Prior to the longsword, known among weapon typologists as the Naue II sword, the key weapon(s) among Later Bronze Age warriors were the spear and the bow. The spear being the primary weapon for foot infantry and the composite bow the primary ranged weapon of chariot armies of Egypt, Anatolia and the Levant.   These ‘chariot armies’ relied upon formations of bow-armed charioteers who would attack the enemy at range, they retreat before retaliation could be made. The large bodies of infantry served primarily as a counter-punch to be utilized when the enemy’s infantry had been disrupted or scattered by the elite chariot formations.  The Naue II, commonly known as the Mycenaean sword, was effective in both thrusting and slashing attacks, which could easy defeat the large, bulky wicker and hide shields commonly used by infantry during the chariot army era.  When the Mycenaean sword was combined with the smaller, round and stronger shield; the result was a swordsman who could move quickly and engage in brutal close melee with an enemy.
To add even more protection to the swordsman, the use of torso armor became more widespread. As depicted in the Mycenaean ‘Warrior-Vase’ of 12th century BC Mycenae; each warrior wears a torso armor, most likely constructed of an early form of leather padding adding greatly to the individual protection provided to each warrior.  The net result was a warrior who relied more on the effectiveness of his own skill and personal protection and much less on the combined shield formation(s) so characteristic in warfare of the Later Bronze Age.
Last, but far from least, is the rather simple javelin. Constructed from elm or ashwood and topped with a bronze spearhead, this weapon was devastating in its effects against mounted opponents.  With an effective range of 30-40 meters, the javelin no longer allowed chariot-borne archers to escape retribution. And the retribution was all too deadly; even if the archer or charioteer was not hit by the missile, a wounded horse or horses either bolted or could no longer be effectively controlled. This quickly led to the chariot’s crew being swarmed by the enemy. While not conclusive in itself, Mycenaean warriors of the post-palatial period are typically pictured carrying one to two javelins or ‘short’ throwing spears.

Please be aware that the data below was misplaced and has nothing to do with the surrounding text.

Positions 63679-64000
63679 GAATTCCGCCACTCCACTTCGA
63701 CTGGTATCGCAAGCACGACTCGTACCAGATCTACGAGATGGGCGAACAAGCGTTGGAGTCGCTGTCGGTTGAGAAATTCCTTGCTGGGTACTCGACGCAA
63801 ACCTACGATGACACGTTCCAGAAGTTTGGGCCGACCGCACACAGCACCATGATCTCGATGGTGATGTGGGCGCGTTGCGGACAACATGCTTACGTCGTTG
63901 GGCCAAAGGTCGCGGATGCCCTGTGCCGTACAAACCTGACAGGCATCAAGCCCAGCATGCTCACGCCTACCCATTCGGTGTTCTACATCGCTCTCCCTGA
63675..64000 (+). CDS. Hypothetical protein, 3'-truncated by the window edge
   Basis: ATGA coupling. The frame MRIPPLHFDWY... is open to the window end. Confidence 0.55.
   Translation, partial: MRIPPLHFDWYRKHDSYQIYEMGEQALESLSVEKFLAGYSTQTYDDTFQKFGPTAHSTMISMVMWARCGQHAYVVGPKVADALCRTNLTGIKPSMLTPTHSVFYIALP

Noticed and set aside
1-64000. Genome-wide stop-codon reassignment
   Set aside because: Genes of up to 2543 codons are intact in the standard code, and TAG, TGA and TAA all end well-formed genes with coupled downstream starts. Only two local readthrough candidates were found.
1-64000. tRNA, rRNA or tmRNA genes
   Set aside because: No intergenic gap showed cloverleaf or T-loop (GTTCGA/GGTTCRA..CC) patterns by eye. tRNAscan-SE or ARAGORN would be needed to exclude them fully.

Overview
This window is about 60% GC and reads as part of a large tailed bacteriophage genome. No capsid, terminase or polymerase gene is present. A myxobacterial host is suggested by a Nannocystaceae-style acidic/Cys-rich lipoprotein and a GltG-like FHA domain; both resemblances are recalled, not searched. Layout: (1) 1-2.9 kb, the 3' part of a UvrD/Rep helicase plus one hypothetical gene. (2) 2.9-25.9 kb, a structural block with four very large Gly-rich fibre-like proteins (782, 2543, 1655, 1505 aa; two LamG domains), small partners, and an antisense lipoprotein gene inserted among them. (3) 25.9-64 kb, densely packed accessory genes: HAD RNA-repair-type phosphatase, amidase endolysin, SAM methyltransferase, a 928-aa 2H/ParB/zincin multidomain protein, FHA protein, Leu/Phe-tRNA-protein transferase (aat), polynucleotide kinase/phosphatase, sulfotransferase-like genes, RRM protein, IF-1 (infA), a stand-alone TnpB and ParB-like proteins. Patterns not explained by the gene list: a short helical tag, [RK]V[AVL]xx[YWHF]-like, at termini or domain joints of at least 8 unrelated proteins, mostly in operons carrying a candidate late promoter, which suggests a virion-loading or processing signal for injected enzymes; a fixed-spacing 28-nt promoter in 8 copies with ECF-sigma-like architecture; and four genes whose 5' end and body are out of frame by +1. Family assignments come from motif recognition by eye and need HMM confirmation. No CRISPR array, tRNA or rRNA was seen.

Whether a single or a series of several causal factor(s), the System Collapse Theory offers a few key insights which should not be overlooked in any analysis of The Collapse. Simply stated in broad terms, it states that civilizations of the Late Bronze Age suffered numerous instances of plague, famine and wars which resulted in the eventual failure of these societies and abandonment of population centers.  Some modifications to the base theory include raids by ‘the Sea People’ or geological factors (earthquakes) which further compounded the turmoil caused by other previously stated factors. 
While often criticized for being overly broad, the real strength of the System Collapse Theory is the incorporation of many causal factors of which socioeconomic is preeminent and migration to be rather limited.  A key feature of the theory is reliance upon evaluation of several possible factors and viewing them as a cause-effect multiplier.  When combined with archaeological evidence of pressures induced by raids of the ubiquitous ‘Sea Peoples’- present in both the Linear B tablets of Pylos and the Great Karnak Inscription at Luxor a strong and academically reasonable argument materializes. In effect, when combined with one or more natural disasters (earthquake, famine or flood), the Human Factor further pressured the weakened civilizations of the Later Bronze Age to the point of general collapse.
It is quite possible that there will never be an entirely conclusive understanding of what led to the end of the great Bronze Age Civilizations in the last hours of the 12th century BCE. What is evident, and I believe can be demonstrated are various causes, with varying degrees of influence ultimately led to the The Collapse. By way of illustration, the evidence is clear of widespread drought and famine in Anatolia which likely marked the beginning of the demise of the Hittite Empire. Yet even drought alone does not fully answer the question. We know in the decades prior to the Hittite collapse that the death of King Muwatalli fueled a power struggle for succession between the king’s brother and son.  The legacy of the Hittites clearly demonstrate that advocacy for a single causal factor for The Collapse, simply does not hold water or survive analytical scrutiny.